So, with proper names on them or not, here are some avocados you may taste in Ecuador.
Guatemalteca A word commonly heard in avocado conversations in Ecuador, Guatemalteca is the name applied to numerous avocado varieties by the vendors who sell them. This becomes a point of frustration for one trying to differentiate the varieties by actual name, yet to avocado experts the label carries a seed of truth. For the Guatemalan avocado is one of three subspecies of P. americana (the other two are the Mexican and the West Indian). Guatemalan avocado trees generally produce large fruits with pebbly, thick skins and fatty flesh. But there are hundreds of varieties of this subspecies, but never did I get much past the blanket term “Guatemalteca.” The avocados I found carrying this label had skins ranging from thin, shiny and black to thick, pebbly and green. Flesh was usually on the delicious and creamy, though a few Guatemalteca avocados were of the watery sort. I licked my spoon clean, confused every time.
Costeno An elongate, smooth, light green skinned avocado, the Costeno–if it really is the Costeno–has light, low-fat flesh that is fruity and mild. Such avocados are often reserved in Ecuador for use in sweeter preparations–such as blended with milk and sugar–but for many tasters, avocados like the Costeno will lose out when compared to the rich, fatty avocados of a proper Californian guacamole pot.
“Negro” With no given name beyond its color, this small, shiny fruit has skin that appears almost like asphalt–a mottled, blackish-brown. The flesh is nutty but plain, slightly bitter, and just a little watery. Be warned that the same avocado may be called a Guatemalteca.
Lojano I found this avocado in Cuenca, at a fruit stall on the east side of town. A very large and elongated avocado, with smooth shiny green skin, its flesh was a unique yellowish-orange and of buttery, fatty consistency. The Lojano was one of the very best I tasted–and four of these giants cost only a dollar. Praise Ecuador!
Criollo Another smooth-skinned, lime-green avocado like the Lojano and Costeno, the Criollo was found in the basket of a street vendor in Loja. The pit is huge and the meat lacking both in quantity and oil.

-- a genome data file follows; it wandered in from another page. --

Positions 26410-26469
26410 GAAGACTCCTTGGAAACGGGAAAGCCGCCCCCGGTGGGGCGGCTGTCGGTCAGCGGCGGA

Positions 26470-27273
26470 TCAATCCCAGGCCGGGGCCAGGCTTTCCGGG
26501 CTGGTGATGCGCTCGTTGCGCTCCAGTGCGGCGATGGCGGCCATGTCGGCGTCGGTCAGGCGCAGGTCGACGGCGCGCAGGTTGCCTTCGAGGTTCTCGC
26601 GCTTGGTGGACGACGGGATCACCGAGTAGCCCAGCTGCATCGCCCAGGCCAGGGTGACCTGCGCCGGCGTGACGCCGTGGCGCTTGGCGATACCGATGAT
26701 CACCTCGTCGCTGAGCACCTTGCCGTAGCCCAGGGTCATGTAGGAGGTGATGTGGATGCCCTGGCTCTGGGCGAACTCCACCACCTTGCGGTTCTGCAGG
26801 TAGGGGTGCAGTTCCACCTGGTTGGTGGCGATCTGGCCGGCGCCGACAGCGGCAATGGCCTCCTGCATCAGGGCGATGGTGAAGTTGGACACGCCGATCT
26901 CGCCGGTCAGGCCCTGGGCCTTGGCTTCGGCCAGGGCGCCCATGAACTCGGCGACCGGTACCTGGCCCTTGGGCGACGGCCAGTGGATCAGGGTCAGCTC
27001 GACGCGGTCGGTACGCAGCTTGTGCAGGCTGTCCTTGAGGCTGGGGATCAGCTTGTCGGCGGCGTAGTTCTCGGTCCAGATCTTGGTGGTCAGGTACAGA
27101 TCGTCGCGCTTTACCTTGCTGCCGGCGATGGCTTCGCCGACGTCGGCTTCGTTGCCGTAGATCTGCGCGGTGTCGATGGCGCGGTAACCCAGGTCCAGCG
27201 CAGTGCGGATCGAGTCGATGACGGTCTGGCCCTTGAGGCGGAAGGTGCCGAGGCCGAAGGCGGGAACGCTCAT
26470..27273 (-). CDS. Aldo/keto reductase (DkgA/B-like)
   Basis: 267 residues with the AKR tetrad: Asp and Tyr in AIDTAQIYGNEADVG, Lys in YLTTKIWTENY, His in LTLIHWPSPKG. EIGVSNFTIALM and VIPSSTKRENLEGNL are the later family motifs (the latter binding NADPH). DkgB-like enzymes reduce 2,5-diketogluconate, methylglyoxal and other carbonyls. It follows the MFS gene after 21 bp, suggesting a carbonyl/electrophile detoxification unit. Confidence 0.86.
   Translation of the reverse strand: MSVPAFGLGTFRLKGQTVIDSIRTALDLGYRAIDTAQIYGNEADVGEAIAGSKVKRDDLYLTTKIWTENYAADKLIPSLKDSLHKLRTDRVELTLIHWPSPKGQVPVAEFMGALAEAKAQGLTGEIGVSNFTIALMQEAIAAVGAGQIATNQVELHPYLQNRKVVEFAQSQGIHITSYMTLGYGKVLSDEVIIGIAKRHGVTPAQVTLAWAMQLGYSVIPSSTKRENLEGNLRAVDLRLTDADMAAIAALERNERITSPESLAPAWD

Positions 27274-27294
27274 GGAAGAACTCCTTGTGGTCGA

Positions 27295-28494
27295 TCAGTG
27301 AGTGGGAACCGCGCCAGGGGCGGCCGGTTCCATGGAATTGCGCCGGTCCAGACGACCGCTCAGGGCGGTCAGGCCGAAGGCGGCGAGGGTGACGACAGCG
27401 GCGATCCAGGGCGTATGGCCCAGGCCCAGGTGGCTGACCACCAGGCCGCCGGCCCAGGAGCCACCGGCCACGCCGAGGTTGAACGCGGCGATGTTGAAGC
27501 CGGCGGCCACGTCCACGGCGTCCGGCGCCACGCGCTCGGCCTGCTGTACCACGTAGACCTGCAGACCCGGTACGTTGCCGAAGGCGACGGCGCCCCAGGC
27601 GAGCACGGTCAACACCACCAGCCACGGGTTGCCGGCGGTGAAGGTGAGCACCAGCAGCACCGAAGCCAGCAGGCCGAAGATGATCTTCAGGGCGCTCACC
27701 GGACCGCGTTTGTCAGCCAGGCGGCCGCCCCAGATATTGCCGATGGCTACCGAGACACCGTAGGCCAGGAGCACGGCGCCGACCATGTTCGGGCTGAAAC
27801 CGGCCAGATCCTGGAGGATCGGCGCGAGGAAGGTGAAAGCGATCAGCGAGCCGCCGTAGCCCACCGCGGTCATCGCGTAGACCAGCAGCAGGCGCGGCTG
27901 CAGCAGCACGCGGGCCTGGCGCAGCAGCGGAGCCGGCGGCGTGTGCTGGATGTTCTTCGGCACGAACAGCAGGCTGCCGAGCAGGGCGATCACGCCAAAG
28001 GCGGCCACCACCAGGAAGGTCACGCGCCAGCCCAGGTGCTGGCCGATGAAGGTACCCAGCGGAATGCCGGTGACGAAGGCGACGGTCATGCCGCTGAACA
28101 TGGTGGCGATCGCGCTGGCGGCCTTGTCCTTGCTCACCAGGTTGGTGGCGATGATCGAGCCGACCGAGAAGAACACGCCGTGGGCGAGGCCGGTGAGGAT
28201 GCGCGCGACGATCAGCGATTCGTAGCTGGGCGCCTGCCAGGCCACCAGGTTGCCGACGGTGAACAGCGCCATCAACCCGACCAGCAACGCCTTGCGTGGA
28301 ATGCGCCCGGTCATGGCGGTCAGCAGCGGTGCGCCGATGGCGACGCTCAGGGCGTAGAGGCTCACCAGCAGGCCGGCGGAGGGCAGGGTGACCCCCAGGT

Pautena The town of Paute, in the mountains east of Cuenca, is renowned by some locals for its avocados, which may be grown nowhere else. The leading form seems to be a small, shiny black avocado not much larger than a golf ball and with dense, sticky flesh.
Other avocado names you may hear in Ecuador:
Mantequillo, nacional, paisano.
Peru–Another Place to Hunt:
The markets of Peru yielded some spectacular finds, of avocados both strangely shaped and of tremendous size. In the northern towns, one may find avocados weighing about four pounds and the size of footballs. In Huarmey, watch for a vendor in the central marketplace with a basket full of avocados shaped like cashew nuts.
Almost an avocado: The coyo is a green, pear-shaped fruit that hangs from large tree that belongs in the same genus as the avocado. The fruit is not commercially cultivated, but the intrepid searcher who asks questions and knocks on doors may find their way to a coyo tree. I, for one, did not. Good luck.
February 20, 2013
In the Valley of Longevity, in southern Ecuador, visitors find the quiet and legendary town that has inspired travelers for decades—Vilcabamba. Once just another of a thousand beautiful Andean villages, this community of about 4,000 people is today one of the hottest destinations for outsiders seeking their own little piece of Shangri-La. The town, of affordable goods and productive soils, promises new life—not to mention long life—for both vacationers and expats, and in the past two decades Vilcabamba has become an uncanny magnet and New Age watering hole for soul-searchers dabbling in everything from agriculture to shamanism to hallucinogens.